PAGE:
WASHINGTON – The federal advisory on privacy is that if you want total security of communications, get two tin cans, empty them, dry them out, connect them with taut waxed butcher string and talk into them across your backyard.
If you have a better idea, please write.
Just days after Sen. Rand Paul, R-Ky., courageously forced Congress and the White House to order the National Security Agency to stop collecting data on all our phone calls, new huge breaches of American security were disclosed: That hackers working for the Chinese Communist regime compromised records of millions of our federal workers; and that our own government, without notice, expanded the NSA’s spying on Americans’ international Internet traffic.
Just before that, it was revealed that the FBI has hired a fleet of airplanes, using phony corporate names, to spy on Americans.
Was Paul’s filibuster worth it? Yes, and no. Yes, because the Senate compromised and sent a bill for President Obama’s signature that forced the NSA to stop collecting metadata on all our phone calls without warrant. Private communications companies will keep the information instead, if they wish to, and it can be examined only via court order.
Larry Klayman, founder of Judicial Watch, said the new code is a “sham” because the NSA and CIA never pay attention to the law.
Still, Paul’s is a historic achievement. He was virtually alone among big-name politicians who picked up and ran with the information on NSA spying disclosed two years ago by former intelligence contractor Edward Snowden, who has residency in Russia until 2017.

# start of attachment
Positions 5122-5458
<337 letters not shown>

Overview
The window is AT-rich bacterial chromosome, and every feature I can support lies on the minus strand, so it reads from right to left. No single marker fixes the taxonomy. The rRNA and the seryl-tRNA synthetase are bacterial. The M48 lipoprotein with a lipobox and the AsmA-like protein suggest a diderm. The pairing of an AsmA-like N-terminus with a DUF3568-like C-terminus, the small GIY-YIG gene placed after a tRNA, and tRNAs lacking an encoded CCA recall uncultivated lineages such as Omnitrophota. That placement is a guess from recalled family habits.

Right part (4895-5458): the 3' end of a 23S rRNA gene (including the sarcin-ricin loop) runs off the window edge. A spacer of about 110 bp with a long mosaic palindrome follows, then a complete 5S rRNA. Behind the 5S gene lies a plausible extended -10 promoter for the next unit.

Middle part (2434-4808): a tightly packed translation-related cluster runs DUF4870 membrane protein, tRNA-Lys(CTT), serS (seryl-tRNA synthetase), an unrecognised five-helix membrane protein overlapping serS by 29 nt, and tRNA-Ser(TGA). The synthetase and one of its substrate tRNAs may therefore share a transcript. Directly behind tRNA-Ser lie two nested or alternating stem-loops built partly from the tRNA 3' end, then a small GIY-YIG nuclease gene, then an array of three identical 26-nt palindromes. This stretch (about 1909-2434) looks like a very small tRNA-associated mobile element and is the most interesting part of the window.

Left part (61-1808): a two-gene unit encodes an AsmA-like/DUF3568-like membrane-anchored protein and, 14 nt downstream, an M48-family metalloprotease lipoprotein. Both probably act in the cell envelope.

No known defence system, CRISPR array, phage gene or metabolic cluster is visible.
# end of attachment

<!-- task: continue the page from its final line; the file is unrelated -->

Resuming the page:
But was Paul’s crusade worth it? Maybe not. The security industry’s power is so vast, and so secret, that organizations such as the FBI, CIA and NSA do indeed break the law with impunity – over and over again. All they need to shred constitutional codes on individual freedoms is secret permission from the attorney general.
The NSA, using its secret “black budget,” has more than two dozen facilities, sprung up like mushrooms, here and overseas. The security matrix has strong support here among parts of the mainstream media, succumbing to what this column will call journalistic porn. An egregious example of it was David Gregory, then moderator of NBC’s “Meet the Press,” accusing journalist Glenn Greenwald of crimes because of his association with whistleblower Snowden.
More subtle examples were CNN’s and Fox News’ long interviews with former CIA director James Woolsey in which Woolsey warned of the dire effects on America’s security because of Paul’s Senate work and Snowden’s leaks. The trouble was that neither CNN nor Fox, true to form, revealed Woolsey’s vast corporate links to security contractors.
Recent polls by Rasmussen and CNN show that Americans are more and more concerned about maintaining national security than protecting their privacy. One reason is growing American fear of radical Muslim extremists operating in the United States and abroad and our need to track them. Another is boredom.
All this leads to hardening the pattern of arbitrary power – parallel to trends in campaign finance – of the central government. It’s called statism.
The best antidote for this is election next year as president of a person of great experience and unquestioned integrity.
Personalities aside, history shows that Americans only twice pushed a casserole of civil rights into a hot oven. The first was during the reigns of the English kings George II and III. The second was in the aftermath of Watergate and Vietnam War turbulence. They produced the Bill of Rights that we still have and campaign finance laws, overturned by the Supreme Court.